When Jennifer Waverek Opened Up Bucklin Clay, a ceramics studio in Brooklyn’s Prospect Heights neighborhood, in 2018, little did she know that two years later her business and the world would be turned upside down.
She envisioned the space as a space that would give members of all skill levels and ages access to a nurturing environment to take private lessons, group classes and workshops, and be part of events that reflect an appreciation for ceramics. will promote.
A ceramicist himself, Waverek was disappointed that other studios had limited space to dedicate the time needed to a “labor intensive art form” while accommodating the busy schedule of New York life.
“There’s something about this process that lends itself to a shared community experience, so that’s where the idea came from. People desperately needed this kind of space, whether they were working on their own practice.” Be it, or be an Etsy maker,” says Waverek.
Fast forward to 2020 and the disruption brought by COVID-19.
“I didn’t know if it meant the end of the world, I didn’t know how the behaviors were going to change, or if people wanted to come back again,” she adds.
Ultimately, BKLYN CLAY was sustainable even during a global pandemic. She says 75% of BKLYN CLAY’s paying members remained on board even during the four months the space was closed. This, along with the Paycheck Protection Program (PPP) support from the government, ensured that its employees could stay employed.
During this time, he also reconciled how BKLYN CLAY’s mission could fit into larger efforts to build a more equitable society in light of the nation’s wider racial count.
Over the past year, she has launched an artist residency to provide greater access to people of color working with ceramics. he also started Bucklin Clay Made, the business’s first made-in-studio home line of ceramic products.
BKLYN CLAY offers a wide variety of classes, from semester-long courses to private lessons. Through BKLYN CLAY MADE, the studio sells a home-made dinnerware line, while it also sells materials such as clay, underglazes and repair kits for ceramic artists. Additionally, it sells ceramic bongs and vases.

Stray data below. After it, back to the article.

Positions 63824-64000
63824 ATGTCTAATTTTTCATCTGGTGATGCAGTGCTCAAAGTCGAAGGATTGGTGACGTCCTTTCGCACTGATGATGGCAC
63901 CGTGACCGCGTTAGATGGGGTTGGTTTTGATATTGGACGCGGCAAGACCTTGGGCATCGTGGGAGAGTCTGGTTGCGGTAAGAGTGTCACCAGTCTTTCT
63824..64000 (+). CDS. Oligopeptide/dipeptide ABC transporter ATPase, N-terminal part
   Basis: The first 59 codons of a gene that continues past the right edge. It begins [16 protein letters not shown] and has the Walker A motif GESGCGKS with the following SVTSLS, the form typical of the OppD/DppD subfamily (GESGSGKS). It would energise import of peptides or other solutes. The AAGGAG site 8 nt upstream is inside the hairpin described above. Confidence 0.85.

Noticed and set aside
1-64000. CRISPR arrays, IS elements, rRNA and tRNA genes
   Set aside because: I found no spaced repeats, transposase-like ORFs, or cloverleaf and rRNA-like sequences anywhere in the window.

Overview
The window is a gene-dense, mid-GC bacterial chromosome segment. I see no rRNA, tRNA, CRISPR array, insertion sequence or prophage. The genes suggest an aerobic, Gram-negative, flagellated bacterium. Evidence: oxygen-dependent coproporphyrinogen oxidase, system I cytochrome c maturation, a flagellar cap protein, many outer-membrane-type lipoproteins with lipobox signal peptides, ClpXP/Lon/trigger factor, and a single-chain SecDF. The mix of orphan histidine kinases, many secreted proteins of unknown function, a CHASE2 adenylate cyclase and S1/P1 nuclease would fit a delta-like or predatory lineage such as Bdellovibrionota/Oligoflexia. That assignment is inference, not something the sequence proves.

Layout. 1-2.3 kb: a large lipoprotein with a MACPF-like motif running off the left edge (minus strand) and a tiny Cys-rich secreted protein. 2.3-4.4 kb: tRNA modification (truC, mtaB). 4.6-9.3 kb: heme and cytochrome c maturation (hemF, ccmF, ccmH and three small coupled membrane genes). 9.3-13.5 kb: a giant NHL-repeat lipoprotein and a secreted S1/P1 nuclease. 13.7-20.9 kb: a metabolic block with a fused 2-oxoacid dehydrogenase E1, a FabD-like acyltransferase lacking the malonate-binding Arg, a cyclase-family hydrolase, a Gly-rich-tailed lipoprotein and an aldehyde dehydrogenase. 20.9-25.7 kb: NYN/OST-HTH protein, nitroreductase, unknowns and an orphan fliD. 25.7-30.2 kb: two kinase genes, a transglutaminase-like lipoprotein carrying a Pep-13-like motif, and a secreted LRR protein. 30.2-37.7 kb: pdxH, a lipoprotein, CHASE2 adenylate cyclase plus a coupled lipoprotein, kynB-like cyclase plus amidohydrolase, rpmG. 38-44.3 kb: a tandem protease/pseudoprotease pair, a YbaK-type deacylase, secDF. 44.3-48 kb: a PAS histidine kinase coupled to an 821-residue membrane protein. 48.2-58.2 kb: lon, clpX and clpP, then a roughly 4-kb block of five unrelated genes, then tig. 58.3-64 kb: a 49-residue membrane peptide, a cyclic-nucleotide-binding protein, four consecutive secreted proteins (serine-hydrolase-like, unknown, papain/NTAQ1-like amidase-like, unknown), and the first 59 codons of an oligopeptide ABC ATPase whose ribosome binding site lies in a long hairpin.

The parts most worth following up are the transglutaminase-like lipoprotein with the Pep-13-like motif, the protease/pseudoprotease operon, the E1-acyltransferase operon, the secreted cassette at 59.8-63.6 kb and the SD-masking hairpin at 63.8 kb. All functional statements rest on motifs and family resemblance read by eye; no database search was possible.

BKLYN CLAY offers the traditional membership – a three-month minimum commitment for US$275 and a semi-private work place membership for US$600.
Semester-long classes cost US$550 for teens and US$675 for adults, while one-time classes cost US$85, among other studio offerings. For a complete list, check it out Website,
Items currently available at the member store range from a US$40 dish set to a US$450 vase. BKLYN CLAY Made’s dinnerware line ranges from an “egg plate” for US$40 to a “chicken dinner plate” for US$60.
His bong/vase project consists of items that cost US$300. They are also selling “Banorah” created in collaboration with e for effort– On time for Hanukkah – for 280 US dollars.
When asked to describe BKLYN CLAY Waverek he said it offers “a new way” to reach “the modern ceramic studio”.
One thing she finds particularly exciting is walking around the studio and seeing what everyone is working on at any given time. From functional ware to works by gallery-presented artists, BKLYN CLAY runs the full spectrum of experience and artistry.
what is good
In the spring of 2021, BKLYN CLAY announced it Artist Residency Program to support the work of Black, Indigenous, and Person of Color (BIPOC) creators.
During the 2020 National Count on Race and Equity, Waverek says the idea was pitched to find a way to give people of color a bigger, more inclusive platform in the world of ceramics.
“The arrival of these residents has become so big, it really expands the studio in this really wonderful way, where people are working… [is] So smart, it’s so relevant, and I think we’re looking forward to elevate these artists and bring more people of color to these big ceramic shows and bring them into the mix,” she explains.
The residency lasts four months, offers semi-private studio workspace, access to studio materials, US$100 in firing credits and the option of audit classes.
Those artists have to spend at least 15 hours each week in the studio, give an artist a speech or teach a workshop on a topic, hold a closing exhibition in the space’s entrance gallery, and finally the next four application rounds. To work as a juror. According to the website of BKLYN CLAY.
what will happen next
The residency program will continue and WaveReck is excited to see what new artists apply.
In addition, she hopes to open additional space. Currently, BKLYN CLAY has a huge waiting list and classes sell out immediately as they become available.
“I also want to be able to open it up so that we can find people who can’t take a class but are willing to work with us—some kind of foundation that helps kids in the arts in the city who have resources.” No, but there is interest,” she says.